Reindeer

Reindeer, also known as “caribou,” are large mammals native to the northern polar regions of the world. These cold-weather members of the deer, or Cervidae, family are famous for their association with Santa Claus. While their magic-enabled counterparts may soar through the sky to aid Saint Nick, the rest of the caribou are very much ground dwellers. Read on to learn about the reindeer.

Description of the Reindeer

Reindeer (caribou) fur ranges widely in color, based on the subspecies in question. Some fur can be nearly white, while other subspecies have fur that is quite dark. Because caribou live in incredibly cold habitats, they sport an insulated double coat. This coat has long, hollow guard hairs, as well as shorter soft under-fur to keep the animal warm. They also frequently sport large antlers, and, generally speaking, larger and older deer have larger and heavier antlers.

Interesting Facts About the Reindeer

Despite their inability to fly, reindeer are actually quite intriguing creatures. They have a number of different characteristics that make them unique among other deer, and are incredible survivors.

  • Antlers Aren’t Just For the Boys – Both male and female caribou regularly possess antlers. This trait is unique among members of the Cervidae (deer) family. The percentage of female reindeer in a given population that have antlers varies by subspecies. Females still generally have smaller antlers than males.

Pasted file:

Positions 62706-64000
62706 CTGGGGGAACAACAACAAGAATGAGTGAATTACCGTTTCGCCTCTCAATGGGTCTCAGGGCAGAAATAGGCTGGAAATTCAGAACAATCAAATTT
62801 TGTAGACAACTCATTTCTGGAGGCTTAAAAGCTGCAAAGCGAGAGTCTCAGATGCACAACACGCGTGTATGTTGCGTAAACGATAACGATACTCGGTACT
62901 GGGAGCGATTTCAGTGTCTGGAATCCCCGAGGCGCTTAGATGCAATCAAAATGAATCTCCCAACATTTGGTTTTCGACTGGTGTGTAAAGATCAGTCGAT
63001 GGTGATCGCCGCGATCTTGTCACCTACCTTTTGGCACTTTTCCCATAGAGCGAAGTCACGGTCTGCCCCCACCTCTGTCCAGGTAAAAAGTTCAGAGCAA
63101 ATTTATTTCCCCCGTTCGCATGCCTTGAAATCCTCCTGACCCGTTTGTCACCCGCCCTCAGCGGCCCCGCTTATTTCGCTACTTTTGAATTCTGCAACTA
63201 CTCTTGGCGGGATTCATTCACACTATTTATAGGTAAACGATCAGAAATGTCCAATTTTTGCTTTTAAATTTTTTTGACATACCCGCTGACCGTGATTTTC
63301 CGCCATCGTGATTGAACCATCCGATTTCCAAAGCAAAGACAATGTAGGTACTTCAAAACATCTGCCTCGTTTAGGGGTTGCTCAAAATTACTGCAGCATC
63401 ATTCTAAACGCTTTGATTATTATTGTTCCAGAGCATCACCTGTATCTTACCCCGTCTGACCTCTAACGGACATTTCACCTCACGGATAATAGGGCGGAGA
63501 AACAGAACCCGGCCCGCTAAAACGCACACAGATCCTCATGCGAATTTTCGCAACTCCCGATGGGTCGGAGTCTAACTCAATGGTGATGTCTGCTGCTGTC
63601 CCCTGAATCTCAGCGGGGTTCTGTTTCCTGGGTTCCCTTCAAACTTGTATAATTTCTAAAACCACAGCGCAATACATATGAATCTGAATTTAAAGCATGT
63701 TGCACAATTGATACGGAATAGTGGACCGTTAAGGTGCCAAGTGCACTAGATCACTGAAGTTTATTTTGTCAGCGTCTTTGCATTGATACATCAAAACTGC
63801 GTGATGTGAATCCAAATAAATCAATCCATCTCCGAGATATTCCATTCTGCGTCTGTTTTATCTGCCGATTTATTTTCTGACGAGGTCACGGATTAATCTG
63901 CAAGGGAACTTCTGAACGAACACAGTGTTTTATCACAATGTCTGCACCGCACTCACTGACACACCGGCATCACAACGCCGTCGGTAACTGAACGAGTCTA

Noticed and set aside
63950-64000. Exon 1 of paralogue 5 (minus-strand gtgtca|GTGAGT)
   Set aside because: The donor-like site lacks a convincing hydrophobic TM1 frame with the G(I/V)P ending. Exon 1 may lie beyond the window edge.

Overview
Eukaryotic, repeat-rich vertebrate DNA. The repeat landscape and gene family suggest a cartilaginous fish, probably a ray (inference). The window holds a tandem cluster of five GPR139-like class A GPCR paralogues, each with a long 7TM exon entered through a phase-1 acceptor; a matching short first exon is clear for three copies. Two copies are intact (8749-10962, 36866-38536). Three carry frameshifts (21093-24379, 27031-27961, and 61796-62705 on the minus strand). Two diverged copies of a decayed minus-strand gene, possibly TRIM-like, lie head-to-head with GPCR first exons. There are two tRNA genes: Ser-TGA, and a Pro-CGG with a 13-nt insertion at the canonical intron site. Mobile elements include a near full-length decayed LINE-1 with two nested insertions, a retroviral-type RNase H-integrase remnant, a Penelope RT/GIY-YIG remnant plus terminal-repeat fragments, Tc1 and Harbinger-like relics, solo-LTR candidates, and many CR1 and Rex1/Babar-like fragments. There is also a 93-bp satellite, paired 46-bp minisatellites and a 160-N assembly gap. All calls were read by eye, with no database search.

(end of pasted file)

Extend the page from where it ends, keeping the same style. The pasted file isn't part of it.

• Stupendous Size – Male caribou can have impressively large antlers. Depending on the location and the subspecies, some can grow antlers that are second in size only to those of the moose! Caribou actually have antlers that are the largest in the deer family, relative to body size.
  • Reindeer vs. Caribou – While the terms “reindeer” and “caribou” both describe the same species, Rangifer tarandus, the names are not usually used interchangeably. In North America, the name most commonly used for these mammals is caribou. In Eurasia, they are almost always referred to as reindeer.
  • Super Herd – When we say these animals are social, we mean they are social! While most of the year caribou live in meager herds of 10 – 100 individuals, the spring is when they really become socialites. These deer will congregate as they travel south in search of food, in groups of 50,000 to 500,000 animals!

Habitat of the Reindeer

While these animals are found across the globe in polar regions, they are found in generally one of two types of habitats. Some inhabit vast, open tundra, while others live along the edges and amongst forests. The only forests found in these areas are boreal forests, also known as “taiga,” or “snow” forests.

Distribution of the Reindeer

Reindeer used to be found across a much broader range than they currently inhabit. The main change in their distribution has been loss of animals in the southernmost expanses of their previous range. In North America this species used to be present as far south as the northern contiguous United States, from Maine to Washington.

In Europe and Asia they used to be found in northern and eastern Europe, Greenland, Russia, Mongolia, and the northern parts of China. Today they are found in Alaska and Canada in North America, and in Norway, Greenland, Siberia, and Finland.

Diet of the Reindeer

The main food source for reindeer in the winter months is lichen. There is even a species of lichen named after them – the “reindeer lichen.” Lichens are combined creatures that are made up of fungi and algae, living in a symbiotic relationship for survival.